Category Archives: Michael Vorhis, Fly Fisher & Author

Indicator-less-ness…ism…and Stiffing Fish

Guest Blogger: Michael Vorhis, author of ARCHANGEL suspense thriller, OPEN DISTANCE adventure thriller & more to come

There was a time when the strength of a tippet was traded off to gain invisibility. The thicker the business end of a leader, the more it was feared it would alert fish to its presence. With the advent of latest technology fishing lines and fluorocarbon in particular, that trade-off has somewhat diminished in importance. Anglers still opt for fine tippets, but the reason is more one of allowing a wet fly or nymph to move naturally in subtle micro-currents. We’re logically less concerned about invisibility and more focused on the perfect drift. Even some of the wariest and most particular fish species, such as steelhead, are routinely pursued using 1x tippets, and sometimes even thicker.

Being drift-conscious, we still seek limp material…and we also keep an eye on abrasion resistance. But there are intentionally stiffer monos and fluorocarbons out there, often aimed at saltwater fishing (and themselves highly abrasion resistant)…and they offer us fresh-water-ers an interesting option. Let me explain:

I nearly always fish downstream — I break with the reigning wisdom. Why? I like to swing wet flies. The tight line when I get a strike telegraphs the impulse back to me, and it’s an addictive thing. I’ll cast above myself in the flow but generally only to give the fly time to sink. More often than not my cast is just roughly across, and as it swings below me I “work” the fly to coax strikes, eventually bringing it back up toward myself in short slow strips, in the seam between the downstream laminar flow and some near-side slack eddy. I’ll position myself directly ABOVE the water I intend to fish, rather than below, and work the pool below the riffle thoroughly, in progressive arcs with a little change in line length each iteration.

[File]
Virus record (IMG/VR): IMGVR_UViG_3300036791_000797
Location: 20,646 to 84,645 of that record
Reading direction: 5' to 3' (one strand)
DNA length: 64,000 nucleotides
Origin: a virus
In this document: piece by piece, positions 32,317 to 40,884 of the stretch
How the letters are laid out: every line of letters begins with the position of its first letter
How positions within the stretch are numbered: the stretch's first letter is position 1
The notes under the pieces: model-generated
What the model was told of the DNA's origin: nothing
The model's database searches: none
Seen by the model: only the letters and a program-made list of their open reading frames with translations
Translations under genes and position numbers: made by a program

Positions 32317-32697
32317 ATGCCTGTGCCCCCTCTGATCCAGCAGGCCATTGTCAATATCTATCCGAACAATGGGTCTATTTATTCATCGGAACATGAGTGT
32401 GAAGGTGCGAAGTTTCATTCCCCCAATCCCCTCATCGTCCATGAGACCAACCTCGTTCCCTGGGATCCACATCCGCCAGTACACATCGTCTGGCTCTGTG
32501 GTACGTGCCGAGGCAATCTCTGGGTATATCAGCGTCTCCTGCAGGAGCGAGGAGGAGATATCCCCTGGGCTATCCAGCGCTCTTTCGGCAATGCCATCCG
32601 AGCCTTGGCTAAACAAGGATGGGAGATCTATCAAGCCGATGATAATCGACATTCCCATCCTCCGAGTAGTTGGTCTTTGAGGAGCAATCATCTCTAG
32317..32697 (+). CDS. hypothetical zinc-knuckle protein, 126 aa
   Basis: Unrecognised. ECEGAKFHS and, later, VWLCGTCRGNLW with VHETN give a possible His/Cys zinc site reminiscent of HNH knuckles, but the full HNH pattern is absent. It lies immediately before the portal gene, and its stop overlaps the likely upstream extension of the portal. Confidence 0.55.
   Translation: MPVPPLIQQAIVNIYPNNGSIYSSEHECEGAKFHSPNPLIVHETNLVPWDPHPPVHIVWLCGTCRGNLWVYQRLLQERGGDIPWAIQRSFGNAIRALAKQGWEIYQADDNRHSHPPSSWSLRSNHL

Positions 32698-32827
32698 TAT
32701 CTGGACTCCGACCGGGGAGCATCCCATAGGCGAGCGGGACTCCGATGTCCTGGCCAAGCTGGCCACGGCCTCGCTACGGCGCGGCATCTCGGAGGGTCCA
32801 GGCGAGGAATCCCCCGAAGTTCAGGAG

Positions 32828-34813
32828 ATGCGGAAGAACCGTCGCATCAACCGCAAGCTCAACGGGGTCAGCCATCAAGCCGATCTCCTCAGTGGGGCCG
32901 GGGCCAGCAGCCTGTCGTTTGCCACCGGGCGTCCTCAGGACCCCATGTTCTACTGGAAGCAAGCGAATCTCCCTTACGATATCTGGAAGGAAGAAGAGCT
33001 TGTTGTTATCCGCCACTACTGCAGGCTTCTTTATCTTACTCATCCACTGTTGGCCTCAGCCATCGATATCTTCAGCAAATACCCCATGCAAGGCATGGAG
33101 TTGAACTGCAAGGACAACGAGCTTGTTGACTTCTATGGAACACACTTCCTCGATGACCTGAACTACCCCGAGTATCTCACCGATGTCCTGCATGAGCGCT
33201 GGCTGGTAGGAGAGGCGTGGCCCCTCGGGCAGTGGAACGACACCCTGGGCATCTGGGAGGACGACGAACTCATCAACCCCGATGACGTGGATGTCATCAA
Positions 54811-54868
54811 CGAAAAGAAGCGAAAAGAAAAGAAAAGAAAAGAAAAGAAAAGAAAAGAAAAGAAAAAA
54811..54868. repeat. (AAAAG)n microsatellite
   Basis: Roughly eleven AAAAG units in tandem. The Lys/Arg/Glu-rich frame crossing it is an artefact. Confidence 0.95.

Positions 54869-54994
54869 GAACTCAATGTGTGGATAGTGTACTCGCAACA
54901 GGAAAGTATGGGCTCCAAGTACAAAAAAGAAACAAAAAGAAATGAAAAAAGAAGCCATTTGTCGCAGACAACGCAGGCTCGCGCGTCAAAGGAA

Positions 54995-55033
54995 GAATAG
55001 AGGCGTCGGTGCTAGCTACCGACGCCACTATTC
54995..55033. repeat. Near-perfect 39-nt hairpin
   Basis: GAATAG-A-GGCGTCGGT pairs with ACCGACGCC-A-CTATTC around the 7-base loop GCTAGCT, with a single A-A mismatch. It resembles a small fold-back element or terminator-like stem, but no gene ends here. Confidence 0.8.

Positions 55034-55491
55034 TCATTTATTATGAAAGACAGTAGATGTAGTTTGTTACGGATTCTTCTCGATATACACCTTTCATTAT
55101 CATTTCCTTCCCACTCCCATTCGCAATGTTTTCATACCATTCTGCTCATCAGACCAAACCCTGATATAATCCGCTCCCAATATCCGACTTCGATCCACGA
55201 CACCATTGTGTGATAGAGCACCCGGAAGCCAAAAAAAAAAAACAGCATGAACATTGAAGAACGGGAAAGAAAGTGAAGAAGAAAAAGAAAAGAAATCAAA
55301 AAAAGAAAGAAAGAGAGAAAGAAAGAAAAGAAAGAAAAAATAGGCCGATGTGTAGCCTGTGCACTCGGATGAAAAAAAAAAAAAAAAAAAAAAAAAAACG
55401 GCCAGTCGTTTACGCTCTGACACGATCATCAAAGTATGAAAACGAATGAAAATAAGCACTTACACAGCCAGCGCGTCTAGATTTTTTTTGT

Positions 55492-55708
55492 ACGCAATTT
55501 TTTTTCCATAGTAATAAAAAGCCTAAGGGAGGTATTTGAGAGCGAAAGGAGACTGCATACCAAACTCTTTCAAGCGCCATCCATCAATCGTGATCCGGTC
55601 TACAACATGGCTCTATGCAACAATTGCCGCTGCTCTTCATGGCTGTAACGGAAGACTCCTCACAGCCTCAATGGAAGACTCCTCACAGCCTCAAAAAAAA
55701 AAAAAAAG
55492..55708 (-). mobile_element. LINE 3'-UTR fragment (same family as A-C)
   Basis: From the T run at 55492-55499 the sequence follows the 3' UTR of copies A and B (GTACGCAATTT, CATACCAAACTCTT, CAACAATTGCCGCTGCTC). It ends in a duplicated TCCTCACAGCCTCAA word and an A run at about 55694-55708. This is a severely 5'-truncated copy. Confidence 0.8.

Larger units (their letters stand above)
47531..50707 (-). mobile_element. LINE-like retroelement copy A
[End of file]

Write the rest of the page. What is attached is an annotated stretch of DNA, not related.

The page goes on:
It’s a good (and old-time) way to fish, and I love it, but one unfortunate fallout of doing it so often is that my abilities to detect a strike when my fly is drifting down from upstream of me have degraded over the years. I just rarely do it, and since I watch the line instead of using bobbers, my upstream subtle strike detection skills have slowly suffered. more…

Windows to the Soul

Guest Blogger: Michael Vorhis, author of ARCHANGEL suspense thriller, OPEN DISTANCE adventure thriller & more to come

We tell our friends we’re going out there to catch fish. Is that the truth?

In any endeavor, the progressions we adopt–the order in which we tend to do things and the different things we elect to try–belie our subliminal priorities. So it is with fly fishing. Weather and calendar and logistical constraints aside, and for the moment excepting the decisions we make that fall out of past experience on a given stretch of water, a stream angler will often tend to have an innate approach to a day’s fishing…such as:

1. Fish a particular unfamiliar glide or riffle with a dry fly first, hoping to have a good day of surface takes.

2. If that doesn’t work, try the next closest thing–an in-the-film emerger pattern.

3. If that too fails to tempt a strike, re-rig for dead-drifting a nymph through lower levels of the water column.

4. If that still disappoints, perhaps swing a soft-hackle wetfly, or a streamer.

5. If actively-worked flies come up short, well, move on upstream and circle back to Step 1.

And there may be some hybrid steps in between, wherein multiple techniques are “ganged” together to approximate one or the other. more…

Cycles of the Stream: Late Summer Trout

Guest Blogger: Michael Vorhis, author of ARCHANGEL suspense thriller, OPEN DISTANCE adventure thriller & more to come

It’s August 27th as I type this…but it could just as easily be September 14th…or July 10th. It’s a hot day, and as I gather my fly gear and consider the fly I’ll tie on first, I’m tempted to say, “This is still the middle of summer. It’s hot. I need sunscreen, I need an ice-cold water bottle…summertime.”

Ahhh, but it’s not, and the trout know it. Days are detectably shorter, nights are longer. Water levels have consistently dropped and water temperature has already begun to do the same. The bugs know it too, and their autumn behavior has already kicked in. Nymphs and terrestrials are far larger than they were six weeks ago, and hatches are of the late season variety. Browns get ready for their big square dance, and in anadromous water, finned behemoths return from the sea. Shadows lengthen; even the sun’s declination is lower in the sky.

The telltale signs of “end of days” are evident to anyone and anything that cares…and trout care very much. more…